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Oval Carabiner Steel Opening 19 mm Fall Protection Anchor | UFO

Oval Carabiner Steel Opening 19 mm Fall Protection Anchor | UFO

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Oval 25Kn carabiner, 19mm opening in UFO anti-fall steel

These carabiners are designed for use with this braking knot. They allow the knot to be turned thanks to the more or less symmetrical shape and the large width of the carabiner.

Symmetrical shape means that the tangents to the curves of the small and large widths are parallel or nearly so, the curve of the large side is very small or non-existent. A half capstan will always slip on a rope stress of 2.5 Kn.
The shape of a symmetrical carabiner makes it a very good device carabiner: the ropes are not thrown at an angle but remain in the middle of the wide side with the same pressure as they pass through the used brake. For abseiling or belaying.
The 25Kn oval carabiner is designed for dynamic use, where it is one of the active elements of the brake used. It is not designed for load application.

Oval carabiner, 19mm opening, CE EN362:2004, weight 0.175 Kg

The essentials of carabiners:

The carabiner is an essential part of any vertical climbing equipment. It is very strong when used correctly, but can break or open when used incorrectly. Understanding the strengths and weaknesses of carabiners will allow the user to make the most appropriate choice for each use.


they are almost oval in shape with the finger parallel to the axis of the carabiner body. They combine good strength with the ease of use of a pulley (tow). This symmetrical shape also makes it easier to turn the carabiner in the anchor if needed.

Thus, a carabiner should have: a breaking load of 2200-3000 kg when the finger is closed, a breaking load of 700-1000 kg when the finger is open, a breaking load of 800-1100 kg for the small pin .

Exchange between the ease of opening of a carabiner and the safety of locking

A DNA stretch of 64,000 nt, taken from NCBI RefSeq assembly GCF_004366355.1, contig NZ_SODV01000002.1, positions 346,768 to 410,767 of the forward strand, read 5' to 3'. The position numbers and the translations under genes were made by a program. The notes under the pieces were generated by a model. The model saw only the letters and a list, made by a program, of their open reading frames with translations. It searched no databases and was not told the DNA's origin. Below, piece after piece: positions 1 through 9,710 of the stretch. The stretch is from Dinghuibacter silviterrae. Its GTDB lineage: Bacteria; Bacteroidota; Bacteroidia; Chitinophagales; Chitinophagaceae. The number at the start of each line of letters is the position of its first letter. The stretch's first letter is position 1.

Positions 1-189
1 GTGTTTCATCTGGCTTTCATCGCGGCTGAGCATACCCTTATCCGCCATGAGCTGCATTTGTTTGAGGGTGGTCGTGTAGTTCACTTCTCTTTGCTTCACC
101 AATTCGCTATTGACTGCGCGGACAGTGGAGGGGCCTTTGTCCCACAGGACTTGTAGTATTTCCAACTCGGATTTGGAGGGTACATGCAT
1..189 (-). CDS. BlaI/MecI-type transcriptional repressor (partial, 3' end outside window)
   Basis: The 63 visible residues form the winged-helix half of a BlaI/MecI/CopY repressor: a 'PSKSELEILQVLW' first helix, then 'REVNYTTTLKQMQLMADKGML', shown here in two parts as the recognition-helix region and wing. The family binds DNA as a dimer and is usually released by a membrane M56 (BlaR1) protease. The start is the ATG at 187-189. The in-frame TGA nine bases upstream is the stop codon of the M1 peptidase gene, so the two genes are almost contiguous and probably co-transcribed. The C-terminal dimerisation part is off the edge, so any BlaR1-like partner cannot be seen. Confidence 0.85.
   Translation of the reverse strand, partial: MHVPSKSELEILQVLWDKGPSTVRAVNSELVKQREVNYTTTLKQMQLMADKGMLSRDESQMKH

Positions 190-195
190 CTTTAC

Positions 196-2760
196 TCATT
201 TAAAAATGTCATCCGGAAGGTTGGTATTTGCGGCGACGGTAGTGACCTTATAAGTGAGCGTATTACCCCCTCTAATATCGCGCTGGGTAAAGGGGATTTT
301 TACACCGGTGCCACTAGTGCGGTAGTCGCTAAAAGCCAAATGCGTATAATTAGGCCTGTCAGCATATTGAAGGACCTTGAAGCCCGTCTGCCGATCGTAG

A secure lock limits the likelihood of inadvertent opening during use.

The most secure lock is a tool-tightened connection, with almost zero probability of accidental opening. However, such interlocking is not suitable for efficient field handling.

Ease of opening (ergonomics) allows quick and efficient connection and disconnection. In some situations, this contributes to user safety as much as the safety of the lock.

This compromise must be fine-tuned, the user must choose what is appropriate for each type of practice. The remaining pages of this document provide details, use by use, to assist you in making this choice.

How to use carabiners correctly and adopt good practices

A carabiner is designed to work on the long axis with the finger closed and the ring locked. Only the resistance value on the long axis with the finger closed is suitable for the stresses that a carabiner can undergo in vertical practices. Engaging a carabiner in any other way can be dangerous.

Three good practices:

1. Choose the right equipment:

Ensure that the carabiner chosen is suitable for the intended use and that it is compatible with the connected equipment, use support accessories to assist in correct positioning.

2. Position the carabiner correctly when installing it

Whether on a harness or anchor, on a descender or at the end of a lanyard, it is at the time of installation that the user must ensure that the carabiner is positioned and closed correctly.

3. Check the carabiner during use

Carabiners move during use, being pulled by the rope, rubbing against the rock, vibrating as you walk. Regularly check that this does not change its position in a dangerous way and that the ring remains tightly screwed despite the vibrations.


  • Oval carabiner with screw safety lock,
  • 177Gr,
  • 19mm aperture,
  • resistance 25Kn,
  • CE EN362:2004
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